though bare, Sleeveless his jerkin was, and it had been Velvet, but 'twas now ( so much ground was seen) Become rufftaftaty; and our children shall See it plain rash a while, then nought at all. The thing hath travaild, and, faith, speaks all

tongues, And only knoweth what to all states belongs , Made of th' accents, and best phrase of all these, He speaks one language. If strange meats displease, Art can deceive, or hunger force my taft ; But pedants motly tongue , soldiers bumbast, Mountebanks drug-tongue , nor the terms of law, dre strong enough preparatives to draw

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Scarce was I enter'd, when, behold! there came
A thing which Adam had been pos'd to name ;
Noah had refus'd it lodging in his ark,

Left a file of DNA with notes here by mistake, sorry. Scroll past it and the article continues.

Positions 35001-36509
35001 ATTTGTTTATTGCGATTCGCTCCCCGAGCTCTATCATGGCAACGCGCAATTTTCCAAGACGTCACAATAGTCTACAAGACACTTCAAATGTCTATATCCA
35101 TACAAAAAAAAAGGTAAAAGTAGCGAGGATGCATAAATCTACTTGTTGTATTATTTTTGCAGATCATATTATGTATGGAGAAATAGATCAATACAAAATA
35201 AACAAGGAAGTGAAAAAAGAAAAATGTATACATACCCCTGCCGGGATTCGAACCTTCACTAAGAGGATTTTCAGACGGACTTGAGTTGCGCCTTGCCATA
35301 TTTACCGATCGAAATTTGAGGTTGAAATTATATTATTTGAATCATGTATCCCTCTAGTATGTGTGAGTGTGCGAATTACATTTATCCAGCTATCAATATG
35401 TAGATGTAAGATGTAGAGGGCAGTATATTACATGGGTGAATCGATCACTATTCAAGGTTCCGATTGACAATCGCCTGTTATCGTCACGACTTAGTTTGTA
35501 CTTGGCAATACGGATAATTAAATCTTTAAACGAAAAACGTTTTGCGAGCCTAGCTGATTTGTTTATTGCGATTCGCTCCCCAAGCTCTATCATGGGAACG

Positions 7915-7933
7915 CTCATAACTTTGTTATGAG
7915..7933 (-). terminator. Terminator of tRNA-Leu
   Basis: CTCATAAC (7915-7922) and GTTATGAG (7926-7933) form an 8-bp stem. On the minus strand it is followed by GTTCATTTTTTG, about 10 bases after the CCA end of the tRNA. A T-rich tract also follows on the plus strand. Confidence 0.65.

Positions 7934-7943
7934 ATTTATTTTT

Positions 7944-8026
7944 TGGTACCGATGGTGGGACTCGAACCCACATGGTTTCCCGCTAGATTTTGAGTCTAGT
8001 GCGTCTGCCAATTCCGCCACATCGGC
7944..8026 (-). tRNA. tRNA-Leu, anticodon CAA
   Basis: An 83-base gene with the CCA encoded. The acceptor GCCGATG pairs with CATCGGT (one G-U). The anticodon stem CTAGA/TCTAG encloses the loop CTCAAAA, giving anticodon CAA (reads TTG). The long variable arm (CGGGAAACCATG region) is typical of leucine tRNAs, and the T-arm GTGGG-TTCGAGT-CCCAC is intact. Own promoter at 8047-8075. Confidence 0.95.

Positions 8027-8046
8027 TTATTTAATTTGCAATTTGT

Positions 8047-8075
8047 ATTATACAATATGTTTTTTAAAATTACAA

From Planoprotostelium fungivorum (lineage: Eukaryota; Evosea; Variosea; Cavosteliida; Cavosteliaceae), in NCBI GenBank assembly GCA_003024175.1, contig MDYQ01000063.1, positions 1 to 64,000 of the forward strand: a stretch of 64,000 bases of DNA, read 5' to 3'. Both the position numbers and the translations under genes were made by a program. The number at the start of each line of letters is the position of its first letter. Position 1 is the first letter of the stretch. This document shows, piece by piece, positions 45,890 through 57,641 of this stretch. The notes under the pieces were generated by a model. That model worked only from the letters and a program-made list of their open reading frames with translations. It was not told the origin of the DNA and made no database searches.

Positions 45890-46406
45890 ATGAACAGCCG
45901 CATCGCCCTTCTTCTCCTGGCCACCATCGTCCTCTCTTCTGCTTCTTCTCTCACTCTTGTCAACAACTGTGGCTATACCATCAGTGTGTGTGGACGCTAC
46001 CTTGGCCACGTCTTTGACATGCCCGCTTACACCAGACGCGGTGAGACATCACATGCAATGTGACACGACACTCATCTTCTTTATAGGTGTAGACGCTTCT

Where all the race of repriles might embark :
A verier monster , than on Africk's shore
The sun e'er got, or fimy Nilus bore,
Or Sloane or Woodward's wondrous shelves contain,
Nay, all that lying travellers can feign.
The watch would hardly let him pass at noon,
At night, would swear him dropt out of the moon.
One whom the mob, when next we find or make
A popish plot, shall for a Jesuit take,
And the wise justice , starting from his chair ,
Cry: By your priesthood, tell me what you are?

Such was the wight. Th' apparel on his back,
Tho' coarse, was rev'rend, and tho' bare, was black:
The suit , if by the fashion one might guess,
Was velvet in the youth of good queen Bess,
But mere tuff-taffety what now remain'd;
So time, that changes all things , had ordain'd!
Our sons shall fee it leisurely decay,